Of course, a business seeking financing can usually go to a bank and obtain a loan, but it will be paying that interest to the commercial lender. Often it makes sense to instead loan up to 50% of their retirement savings back into the business, with the interest payments going back into the overall retirement pot for the benefit of the members rather than into a bank’s back pocket.

Loan requirements

The loan back does, however, come with significant requirements that need to be policed in order to stay ‘onside’. These are summarised as follows:

  • There is a maximum loan limit of 50% of the SSAS net assets
  • The maximum term a loan can have is five years
  • Security must be in place to underpin the loan, in the form of a first charge of sufficient value to cover the loan amount plus interest
  • The repayments made in every year must be at least an amount equal to the total capital and interest repayments payable in total, spread equally over the term of the loan. In other words, you can’t reduce your repayments in any given year beyond an annual minimum.
  • The interest rate must be at least 1% above the current base rate, though a higher rate of interest can be agreed if it is on commercial terms

There are a lot of factors and moving parts here that the trustees and their advisers have to keep on top of; the consequences of failing to do so are severe with at least a 40% tax charge being levied on the ‘failed’ amount. The importance of choosing the right provider is therefore critical.

Due diligence

Advisers will, of course, be familiar with these requirements and fully understand the importance of selecting the right SSAS provider when making a recommendation to their clients. Despite the SSAS itself remaining outside of direct regulation from the FCA, policymakers and regulators are placing increasing emphasis on suitability and scheme governance.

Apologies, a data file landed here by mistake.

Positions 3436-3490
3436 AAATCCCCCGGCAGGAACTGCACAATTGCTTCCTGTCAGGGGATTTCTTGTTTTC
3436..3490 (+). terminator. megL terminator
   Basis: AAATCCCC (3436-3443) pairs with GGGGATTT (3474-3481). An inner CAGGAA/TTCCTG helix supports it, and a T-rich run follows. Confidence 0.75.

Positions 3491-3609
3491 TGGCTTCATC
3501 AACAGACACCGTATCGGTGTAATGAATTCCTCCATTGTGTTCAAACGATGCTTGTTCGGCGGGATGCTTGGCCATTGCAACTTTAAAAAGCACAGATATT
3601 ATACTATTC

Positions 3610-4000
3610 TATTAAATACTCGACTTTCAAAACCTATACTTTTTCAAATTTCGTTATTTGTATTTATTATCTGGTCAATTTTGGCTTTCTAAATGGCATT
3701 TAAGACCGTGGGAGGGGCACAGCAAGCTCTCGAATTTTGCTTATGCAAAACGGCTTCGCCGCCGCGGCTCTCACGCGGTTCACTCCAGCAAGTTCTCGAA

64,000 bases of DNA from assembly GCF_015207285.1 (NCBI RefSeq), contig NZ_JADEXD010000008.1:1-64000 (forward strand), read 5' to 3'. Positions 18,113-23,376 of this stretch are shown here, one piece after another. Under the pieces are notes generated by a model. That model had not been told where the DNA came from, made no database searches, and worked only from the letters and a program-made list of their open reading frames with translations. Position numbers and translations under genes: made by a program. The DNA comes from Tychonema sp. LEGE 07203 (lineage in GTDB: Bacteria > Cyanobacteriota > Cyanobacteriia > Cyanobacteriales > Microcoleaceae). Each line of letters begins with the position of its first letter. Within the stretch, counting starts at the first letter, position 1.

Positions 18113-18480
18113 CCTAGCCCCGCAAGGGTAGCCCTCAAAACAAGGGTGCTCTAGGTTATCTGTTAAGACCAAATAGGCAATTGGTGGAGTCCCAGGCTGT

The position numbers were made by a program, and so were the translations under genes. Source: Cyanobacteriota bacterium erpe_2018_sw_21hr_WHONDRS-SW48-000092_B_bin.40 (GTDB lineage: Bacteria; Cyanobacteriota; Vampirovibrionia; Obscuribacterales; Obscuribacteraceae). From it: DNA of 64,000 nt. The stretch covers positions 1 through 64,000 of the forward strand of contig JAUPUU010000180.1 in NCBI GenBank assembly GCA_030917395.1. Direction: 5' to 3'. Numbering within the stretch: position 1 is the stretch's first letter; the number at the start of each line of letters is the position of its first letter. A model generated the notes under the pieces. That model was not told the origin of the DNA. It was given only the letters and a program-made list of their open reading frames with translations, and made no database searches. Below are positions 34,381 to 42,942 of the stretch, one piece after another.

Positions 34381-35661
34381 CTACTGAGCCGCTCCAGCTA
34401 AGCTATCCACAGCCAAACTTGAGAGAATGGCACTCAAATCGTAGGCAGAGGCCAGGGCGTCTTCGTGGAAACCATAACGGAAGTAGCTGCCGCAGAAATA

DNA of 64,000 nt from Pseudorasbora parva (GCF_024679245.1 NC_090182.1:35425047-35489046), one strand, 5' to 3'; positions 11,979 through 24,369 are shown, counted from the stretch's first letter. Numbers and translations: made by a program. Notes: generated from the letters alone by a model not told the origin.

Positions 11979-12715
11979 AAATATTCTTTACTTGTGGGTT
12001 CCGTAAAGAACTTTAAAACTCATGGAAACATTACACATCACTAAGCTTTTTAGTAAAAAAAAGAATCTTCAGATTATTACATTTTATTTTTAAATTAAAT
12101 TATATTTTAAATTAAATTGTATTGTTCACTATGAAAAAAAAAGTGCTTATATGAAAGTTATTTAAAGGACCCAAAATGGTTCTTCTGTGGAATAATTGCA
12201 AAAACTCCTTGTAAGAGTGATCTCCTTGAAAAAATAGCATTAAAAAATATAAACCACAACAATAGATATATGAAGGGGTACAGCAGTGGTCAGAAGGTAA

It is essential that advisers have confidence that their chosen provider will deliver on their promises, and that members (who will become trustees) understand their own responsibilities in running the scheme properly, including the need for ongoing advice.

Careful consideration

So, what makes the right SSAS provider? Many things of course, amongst them they must have experienced staff; robust controls and embedded processes in order to ensure that the many pitfalls are avoided. This is especially true when it comes to loan back arrangements, as a robust level of monitoring and ability to identify early signs of failure are essential to avoid unwanted tax penalties.

All advisers rightly ask tough questions of SSAS providers to make sure that these boxes are ticked before they take the risk of placing business with them. After all their ongoing relationship with the client may depend on the service their clients receive from the SSAS provider they have recommended.

Andrew Phipps is product marketing manager at Rowanmoor